The Study Group of experienced structural biologists and synchrotron radiation experts met to evaluate the survey data, to assess the size and needs of the community, to predict what synchrotron radiation facilities would be needed in the future, and to write the report, which was published in July, 1991.
The object of this report is to evaluate what synchrotron facilities and support operations are currently needed, and to anticipate what will be required to sustain the exciting progress in structural biology in the coming years.
The benefits of synchrotron radiation include substantial increases in resolution over those available with laboratory sources and the ability to study crystals that are too small or have a unit cell too large to be studied using home X-ray sources.
www.ornl.gov /sci/techresources/Human_Genome/biosync/intro.shtml   (3247 words)

 News in Science - Synchrotron could get science closer to business - 11/07/2002
Synchrotrons take electrons generated by a cathode ray tube and use powerful electric fields to accelerate them to close to the speed of light.
A synchrotron can be used for many diverse applications, said Sir Peter, particularly in areas such as biotechnology, medical research, drug development, minerals technology and microelectronics.
Knowledge of the structure, function and development of materials underpins much of what is regarded as high technology — the use of proteins for drugs, machining new computer chips, analysing mineral ores, medical imaging, and the development of new plastics and composites.
www.abc.net.au /science/news/stories/s602946.htm   (578 words)

 Stanford Synchrotron Lab steps out on its own
Synchrotron radiation is intensely bright, highly concentrated light, in a spectrum from x-rays to ultraviolet.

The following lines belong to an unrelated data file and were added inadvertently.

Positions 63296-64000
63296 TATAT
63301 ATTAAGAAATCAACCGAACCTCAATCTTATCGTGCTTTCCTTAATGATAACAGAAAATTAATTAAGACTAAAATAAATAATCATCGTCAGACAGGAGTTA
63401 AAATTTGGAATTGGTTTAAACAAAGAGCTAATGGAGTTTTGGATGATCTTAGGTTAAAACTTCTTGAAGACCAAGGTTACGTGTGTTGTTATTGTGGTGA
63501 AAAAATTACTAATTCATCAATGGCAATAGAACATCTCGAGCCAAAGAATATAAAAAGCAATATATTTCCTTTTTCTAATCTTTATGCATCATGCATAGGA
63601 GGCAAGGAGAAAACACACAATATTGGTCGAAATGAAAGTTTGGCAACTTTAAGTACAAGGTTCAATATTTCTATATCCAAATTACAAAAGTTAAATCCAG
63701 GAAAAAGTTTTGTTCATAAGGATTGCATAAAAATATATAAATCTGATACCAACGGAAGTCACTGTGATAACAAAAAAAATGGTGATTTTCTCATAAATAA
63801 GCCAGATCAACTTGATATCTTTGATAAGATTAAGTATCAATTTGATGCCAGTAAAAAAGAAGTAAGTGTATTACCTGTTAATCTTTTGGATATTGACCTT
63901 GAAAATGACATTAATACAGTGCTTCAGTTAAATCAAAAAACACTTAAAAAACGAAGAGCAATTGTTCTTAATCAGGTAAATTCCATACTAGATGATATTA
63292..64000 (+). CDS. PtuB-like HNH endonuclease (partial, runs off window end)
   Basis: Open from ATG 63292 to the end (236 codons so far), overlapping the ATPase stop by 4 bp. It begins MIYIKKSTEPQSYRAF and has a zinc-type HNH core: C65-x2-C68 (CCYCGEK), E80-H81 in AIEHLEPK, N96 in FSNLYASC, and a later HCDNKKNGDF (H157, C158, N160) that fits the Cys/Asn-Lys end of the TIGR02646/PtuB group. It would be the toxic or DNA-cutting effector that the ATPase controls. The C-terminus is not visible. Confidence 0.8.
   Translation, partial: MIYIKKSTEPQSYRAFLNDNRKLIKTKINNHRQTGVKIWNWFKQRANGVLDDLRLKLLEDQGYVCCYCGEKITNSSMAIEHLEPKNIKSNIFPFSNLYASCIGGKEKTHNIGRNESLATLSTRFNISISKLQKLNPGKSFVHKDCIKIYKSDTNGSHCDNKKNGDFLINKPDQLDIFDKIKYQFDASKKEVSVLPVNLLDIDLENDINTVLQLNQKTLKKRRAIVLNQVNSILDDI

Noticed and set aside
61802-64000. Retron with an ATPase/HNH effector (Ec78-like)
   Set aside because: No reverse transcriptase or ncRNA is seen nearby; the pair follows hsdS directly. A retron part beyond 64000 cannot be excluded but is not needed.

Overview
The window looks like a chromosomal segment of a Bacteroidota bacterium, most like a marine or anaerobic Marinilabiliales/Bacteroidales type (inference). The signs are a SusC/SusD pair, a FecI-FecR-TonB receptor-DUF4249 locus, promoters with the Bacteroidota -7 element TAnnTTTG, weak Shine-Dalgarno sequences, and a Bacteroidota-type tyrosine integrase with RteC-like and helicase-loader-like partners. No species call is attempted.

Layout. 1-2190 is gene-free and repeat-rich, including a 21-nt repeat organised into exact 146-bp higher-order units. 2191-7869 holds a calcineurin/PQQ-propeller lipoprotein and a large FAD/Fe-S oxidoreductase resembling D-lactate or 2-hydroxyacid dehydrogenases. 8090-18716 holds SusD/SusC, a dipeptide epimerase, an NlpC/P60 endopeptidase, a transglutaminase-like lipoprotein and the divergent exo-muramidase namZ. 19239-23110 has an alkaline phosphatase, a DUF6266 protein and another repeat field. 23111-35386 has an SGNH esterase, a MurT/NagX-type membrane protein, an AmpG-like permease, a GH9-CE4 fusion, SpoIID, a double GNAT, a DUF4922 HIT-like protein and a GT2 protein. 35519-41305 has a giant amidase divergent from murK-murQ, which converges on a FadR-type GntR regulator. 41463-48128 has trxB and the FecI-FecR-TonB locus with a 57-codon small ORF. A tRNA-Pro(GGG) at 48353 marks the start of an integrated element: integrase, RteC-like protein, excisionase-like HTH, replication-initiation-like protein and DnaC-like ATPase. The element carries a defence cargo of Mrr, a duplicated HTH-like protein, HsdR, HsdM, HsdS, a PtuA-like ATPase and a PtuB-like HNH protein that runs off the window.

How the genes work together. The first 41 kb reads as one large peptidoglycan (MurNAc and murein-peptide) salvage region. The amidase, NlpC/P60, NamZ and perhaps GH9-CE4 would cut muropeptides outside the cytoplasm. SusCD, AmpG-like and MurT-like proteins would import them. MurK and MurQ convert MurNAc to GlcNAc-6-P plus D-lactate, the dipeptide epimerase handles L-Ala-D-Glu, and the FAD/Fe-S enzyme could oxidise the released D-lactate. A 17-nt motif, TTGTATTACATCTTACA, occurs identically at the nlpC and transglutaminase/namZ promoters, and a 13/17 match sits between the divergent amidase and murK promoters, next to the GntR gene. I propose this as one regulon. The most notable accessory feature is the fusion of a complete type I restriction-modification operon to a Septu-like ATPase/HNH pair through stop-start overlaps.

The lab's beams of synchrotron light are a byproduct of high-energy physics experiments - the energy given off when electrons are forced to change speed or direction.
The Stanford Synchrotron Radiation Laboratory and the Stanford Linear Accelerator Center are national laboratories, operated by the Department of Energy.
www.stanford.edu /dept/news/pr/92/920219Arc2403.html   (999 words)

 National Synchrotron Light Source
In 1945, the synchrotron was proposed as the latest accelerator for high-energy physics, designed to push particles, in this case electrons, to higher energies than could a cyclotron, the particle accelerator of the day.
Radiation by orbiting electrons in synchrotrons was predicted by, among others, John Blewett, then a physicist for GE who went on to become one of Brookhaven's most influential accelerator physicists, working on both the Cosmotron and the Alternating Gradient Synchrotron.
Because synchrotron light is very intense and well collimated, it is preferred to light produced by conventional laboratory sources.
www.nsls.bnl.gov /about/history   (677 words)

 CBC News Indepth: Synchrotron
The Canadian Light Source Synchrotron at the University of Saskatchewan is a football field-sized facility that uses extremely bright light to peer inside matter.
As one of the few "third generation" synchrotrons in the world, CLS produces even more light to investigate the nature and structure of matter at the atomic level.
A synchrotron uses powerful magnets to accelerate tiny particles to nearly the speed of light.
www.cbc.ca /news/background/synchrotron   (421 words)

Try your search on: Qwika (all wikis)

  About us   |   Why use us?   |   Reviews   |   Press   |   Contact us  
Copyright © 2005-2007 www.factbites.com Usage implies agreement with terms.